Threads Logo Threads Logo Facebook Email Pinterest Twitter Instagram Favorite Navigation Search Icon Main Search Icon Close Icon Video Play Icon Indicator Arrow Icon Close Icon Hamburger/Search Icon
Insider

Sign in or become an insider to access this story

Sign In

Decorative pockets or bound buttonholes

Jul 12, 2010
Article Image

Finished ‘window’ pocket opening in silk matka

This technique is similar to a welt pocket or bound buttonholes, but with an updated shape. I first saw it used as a pocket on a suit jacket in a designer boutique. I have since seen smaller versions as a series of different brightly colored bound buttonholes down the front of a black sheath dress. Both sizes are intriguing applications and go together the same way–only the measurements are different. Here’s how to do it: Cut a piece of silk organza 3″ longer and 2″ wider than the finished opening. On the right side of the fabric, draw the finished opening shape. In the first photo, the navy blue and red sample is 7″ long and 1″ wide. The illustration above shows an opening 8″ long by 2″ wide. The shorter straight edges are 6″ long.  Pin the silk organza centered over the marked shape. Set your sewing machine at 1.5mm stitch length, and start sewing along one 6″ side. Stitch carefully along the line your drew turning accurately at each corner. To keep bulk to a minimum, overlap your stitching rather than back stitching when you return to the starting point.   Carefully cut along the center of the opening and into each corner. Pull the organza through…

You must be an insider to access this article.

Start your FREE trial today and get instant access to this article plus access to all Threads Insider content.

Start Your Free Trial

Sign up for the Threads Eletter

Get the latest from Threads delivered straight to your inbox.

×
Discuss

Threads Insider

Get instant access to hundreds of videos, tutorials, patterns and more.

Start Your Free Trial

Already an Insider? Log in

Subscribe to Threads today

Save up to 37% and get a free gift

Subscribe

Discuss

  1. LaurieDiane September 7th

    I want to go home right now and do this on the jacket I'm making. Love the clean couture lines of them. Thanks, Louise for making this look so simple!

  2. LaurieDiane September 7th

    I want to go home right now and do this on the jacket I'm making. Love the clean couture lines of them. Thanks, Louise for making this look so simple!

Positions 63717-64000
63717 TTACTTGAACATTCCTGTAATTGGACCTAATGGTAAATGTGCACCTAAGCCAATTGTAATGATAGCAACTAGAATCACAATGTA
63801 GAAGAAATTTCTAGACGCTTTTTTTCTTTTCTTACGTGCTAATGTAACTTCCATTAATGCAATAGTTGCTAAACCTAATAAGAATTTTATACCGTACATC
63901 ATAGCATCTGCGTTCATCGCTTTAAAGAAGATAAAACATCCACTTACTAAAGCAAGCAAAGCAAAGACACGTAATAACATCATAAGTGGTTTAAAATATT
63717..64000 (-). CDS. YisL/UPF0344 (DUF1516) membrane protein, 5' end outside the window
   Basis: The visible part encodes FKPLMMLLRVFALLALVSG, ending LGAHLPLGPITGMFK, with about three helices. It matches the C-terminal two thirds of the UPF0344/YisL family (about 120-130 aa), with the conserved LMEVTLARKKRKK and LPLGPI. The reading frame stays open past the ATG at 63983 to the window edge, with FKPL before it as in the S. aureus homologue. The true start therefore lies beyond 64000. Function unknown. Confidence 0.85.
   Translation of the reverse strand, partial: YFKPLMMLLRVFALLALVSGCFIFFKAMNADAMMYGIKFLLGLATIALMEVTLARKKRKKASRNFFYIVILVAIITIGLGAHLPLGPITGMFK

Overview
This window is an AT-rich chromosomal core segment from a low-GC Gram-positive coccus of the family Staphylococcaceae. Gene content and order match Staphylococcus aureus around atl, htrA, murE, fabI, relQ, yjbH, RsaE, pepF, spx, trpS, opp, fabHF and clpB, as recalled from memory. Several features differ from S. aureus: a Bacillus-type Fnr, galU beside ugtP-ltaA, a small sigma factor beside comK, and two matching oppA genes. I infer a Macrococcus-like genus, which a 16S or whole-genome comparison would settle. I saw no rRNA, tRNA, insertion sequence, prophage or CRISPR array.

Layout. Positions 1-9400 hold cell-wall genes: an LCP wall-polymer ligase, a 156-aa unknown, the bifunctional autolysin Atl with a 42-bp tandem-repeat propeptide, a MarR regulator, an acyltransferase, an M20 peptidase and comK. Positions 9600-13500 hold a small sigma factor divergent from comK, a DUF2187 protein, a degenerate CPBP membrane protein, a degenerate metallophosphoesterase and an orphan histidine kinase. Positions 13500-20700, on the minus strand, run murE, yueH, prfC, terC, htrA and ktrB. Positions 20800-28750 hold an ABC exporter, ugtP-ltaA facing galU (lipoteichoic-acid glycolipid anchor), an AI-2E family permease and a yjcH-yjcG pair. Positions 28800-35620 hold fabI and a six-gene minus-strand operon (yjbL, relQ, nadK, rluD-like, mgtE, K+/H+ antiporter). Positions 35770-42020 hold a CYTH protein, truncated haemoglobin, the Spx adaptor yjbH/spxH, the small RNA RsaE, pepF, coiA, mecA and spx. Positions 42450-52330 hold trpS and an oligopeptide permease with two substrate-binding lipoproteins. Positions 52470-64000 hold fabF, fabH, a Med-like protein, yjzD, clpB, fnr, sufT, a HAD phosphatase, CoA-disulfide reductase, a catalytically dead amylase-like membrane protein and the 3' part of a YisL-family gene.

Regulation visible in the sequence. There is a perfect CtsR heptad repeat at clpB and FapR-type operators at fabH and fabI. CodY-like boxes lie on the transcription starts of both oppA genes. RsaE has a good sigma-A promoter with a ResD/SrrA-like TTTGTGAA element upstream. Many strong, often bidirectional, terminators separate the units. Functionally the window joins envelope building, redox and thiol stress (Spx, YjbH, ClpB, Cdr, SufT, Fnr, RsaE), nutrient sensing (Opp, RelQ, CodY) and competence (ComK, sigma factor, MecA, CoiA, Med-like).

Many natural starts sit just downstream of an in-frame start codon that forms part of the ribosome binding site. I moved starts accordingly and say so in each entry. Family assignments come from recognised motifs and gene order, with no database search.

3. starzoe August 24th

    I have a complete set of Threads. Finding a remembered subject on the online index is a daunting task. Recently I wanted to review the article on binding sleeveless garments and noted that, although the date was shown on when the online item was posted, there was no record of the issue number in which it first appeared. I could not find it listed on the online index, and I'm sure it is there, but under what title?

    Am I missing something here? Uleta

  4. User avater KimsIdleHands July 26th

    Thanks for this. THis has always driven me up a wall. I could never get it to look right.

  5. User avater ipodgrannie July 19th

    I agree with sewwellgo and I do appreciate all these fine details. Love it Love it..........

  6. rkr4cds1 July 15th

    Ahh - Couture Tailoring 101!!
    And the real beauty of this technique is that the shape of the window openings can mimic the theme of the clothing; they can be perfectly round circles, diamond shapes, crescents or any shape you can imagine.
    The set-in panel of the two-sewn-together pieces for the buttonhole 'lips' remains the same, just the 'window' shapes change and is emphasized or played down depending on whether you use contrasting colors or the same fabric for the lips.
    Also Love it!

  7. sewwellglo July 14th

    I will boldly say, that only those with an eye for fine garment construction, could appreciate this classy presentation of the bound buttonhole. Love it!

Log in or become a member to post a comment.

More From Threads

Threads Insider Exclusives

View All
View All

Highlights

  • Sign up for the Threads Eletter

    Get the latest from Threads delivered straight to your inbox.

  • SewStylish

    SewStylish

    Take a look inside the pages of SewStylish Spring 2017.

  • CraftStylish

    CraftStylish

    Expert craft tutorials, news, and tips for sewing, knitting, crochet, quilting, paper crafts, embroidery, jewelry making, and more!